This misfortune was all the opportunity Buick designer Walter Marr, who’s Buick stood no chance against the superior handling and power of the FIAT’s and Benz vehicles in Savanah that day, needed to inspect the superior suspension design of the Benz while it was upturned and commit the detail to memory.
Later Marr directed a Buick photographer to take photographs of the dismantled overhead valve Benz engine that was stripped down inside the Benz camp while it was left unattended. You can see photographs of this skullduggery on page 37 of Mr Dunham’s article.
Marr used this information to build three hot rods one of them, the one in the photograph, with a 5.2 litre / 318 cui 4 cylinder overhead valve racing engine and all three with chassis built by the Marquette Motor Company, part of the General Motors conglomerate.
These three hot rods were variously called regular model Buick 30 and then regular Buick 16 Roadster while they were actually ‘illegal’ racing specials with non production engines and chassis taking part in races designed for ‘stock’ vehicles.
The vehicle in the photograph above, entered as a Buick 30, is credited as the one driven by Louis Chevrolet to the most important of Buicks 166 (one hundred and sixty six) race victories during the 1909 season in The Cobe Trophy.
The race of attrition, held at Crown Point over 395 miles was won when Chevrolet running on only three cylinders thanks to a broken valve snatched a 65 second victory from a Locomobile which had been delayed by half an hour by magneto problems and beat an otherwise apparently healthy Knox.
By May 1910 the AAA got wise to the loose ways of Buick model naming policy and excluded the three Buick specials for not being ‘stock’ production vehicles.
An interesting foot note to the question of who won the first auto race at Indianapolis in 1909 is that in 1911 Louis Chevrolet turned up with a Marquette Buick for the first Indy 500 without a proper entry, despite being told to ‘sandbag’ go only as fast as necessary to qualify (around 75 mph) Louis foolishly went round at 93 mph.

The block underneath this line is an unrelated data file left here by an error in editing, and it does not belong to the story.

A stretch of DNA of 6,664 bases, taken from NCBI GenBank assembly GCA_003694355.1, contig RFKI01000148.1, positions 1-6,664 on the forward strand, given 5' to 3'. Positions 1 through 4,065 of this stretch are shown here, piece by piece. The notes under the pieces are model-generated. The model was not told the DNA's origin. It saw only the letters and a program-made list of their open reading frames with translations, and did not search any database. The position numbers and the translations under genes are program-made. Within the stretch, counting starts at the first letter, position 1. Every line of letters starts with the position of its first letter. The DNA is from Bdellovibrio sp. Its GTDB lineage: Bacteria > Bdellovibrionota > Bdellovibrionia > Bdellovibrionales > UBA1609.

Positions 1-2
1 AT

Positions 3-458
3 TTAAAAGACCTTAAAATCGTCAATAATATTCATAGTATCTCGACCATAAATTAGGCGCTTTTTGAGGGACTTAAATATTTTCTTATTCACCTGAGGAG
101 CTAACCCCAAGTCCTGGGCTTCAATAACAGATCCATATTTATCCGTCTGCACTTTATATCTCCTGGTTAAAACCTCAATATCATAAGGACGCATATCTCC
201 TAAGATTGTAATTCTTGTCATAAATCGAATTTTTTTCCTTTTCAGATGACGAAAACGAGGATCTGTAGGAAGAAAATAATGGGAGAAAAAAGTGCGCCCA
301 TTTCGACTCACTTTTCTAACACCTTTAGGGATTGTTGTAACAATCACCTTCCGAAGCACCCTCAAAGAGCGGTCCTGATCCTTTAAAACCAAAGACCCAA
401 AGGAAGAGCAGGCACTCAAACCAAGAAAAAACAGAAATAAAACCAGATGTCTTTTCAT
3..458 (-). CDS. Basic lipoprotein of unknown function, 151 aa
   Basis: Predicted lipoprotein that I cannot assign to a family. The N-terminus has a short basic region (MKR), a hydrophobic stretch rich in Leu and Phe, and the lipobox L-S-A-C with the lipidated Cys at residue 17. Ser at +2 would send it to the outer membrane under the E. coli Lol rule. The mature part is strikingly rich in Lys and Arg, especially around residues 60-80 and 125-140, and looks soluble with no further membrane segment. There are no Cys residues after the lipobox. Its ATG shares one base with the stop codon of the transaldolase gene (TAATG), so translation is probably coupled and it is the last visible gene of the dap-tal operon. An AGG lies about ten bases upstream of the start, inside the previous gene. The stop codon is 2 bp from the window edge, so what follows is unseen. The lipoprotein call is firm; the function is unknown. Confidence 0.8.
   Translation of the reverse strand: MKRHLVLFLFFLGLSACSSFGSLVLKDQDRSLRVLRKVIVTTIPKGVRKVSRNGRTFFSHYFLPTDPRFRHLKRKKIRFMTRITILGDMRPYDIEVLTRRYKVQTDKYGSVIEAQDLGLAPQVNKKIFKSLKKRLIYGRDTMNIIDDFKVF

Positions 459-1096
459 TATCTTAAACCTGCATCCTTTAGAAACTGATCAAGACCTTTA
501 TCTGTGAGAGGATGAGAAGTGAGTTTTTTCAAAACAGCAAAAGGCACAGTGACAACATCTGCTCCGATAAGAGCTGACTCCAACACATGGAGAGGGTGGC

The organisers of the race agreed to let Louis start on condition the owners of the other teams unanimously agreed to sign a waiver. Having blown every one into the weeds in qualifying three teams declined to sign one of them was Marmon who’s engine designer was Louis Schwitzer and who’s car went on to win the very first Indy 500, I wonder if there is some inter state rivalry between Indiana and Michigan afoot to explain the discrepancy in the answer as to who won the very first auto race at Indianapolis? [EDIT Turns out there is not see postscript]
My thanks to everyone mentioned in this blog for their contributions.
Hope you have enjoyed today’s extended history lesson edition of ‘Gettin’ a lil’ psycho on tyres’ and that you’ll join me and a very smart young lady tomorrow for a Birthday celebration. Don’t for get to come back now !
01 05 11 PS the mystery over who won the first race on the opening day at Indianapolis has been resolved thanks to Tim Murray at The Nostalgia Forum :-
Louis Schwitzer won the very first five mile race at Indianapolis aboard his Stoddart-Dayton.
A Buick was driven to victory in the 3rd 5 mile race.
Bob Burnham won the very first 250 mile ‘FEATURE’ race aboard his Buick !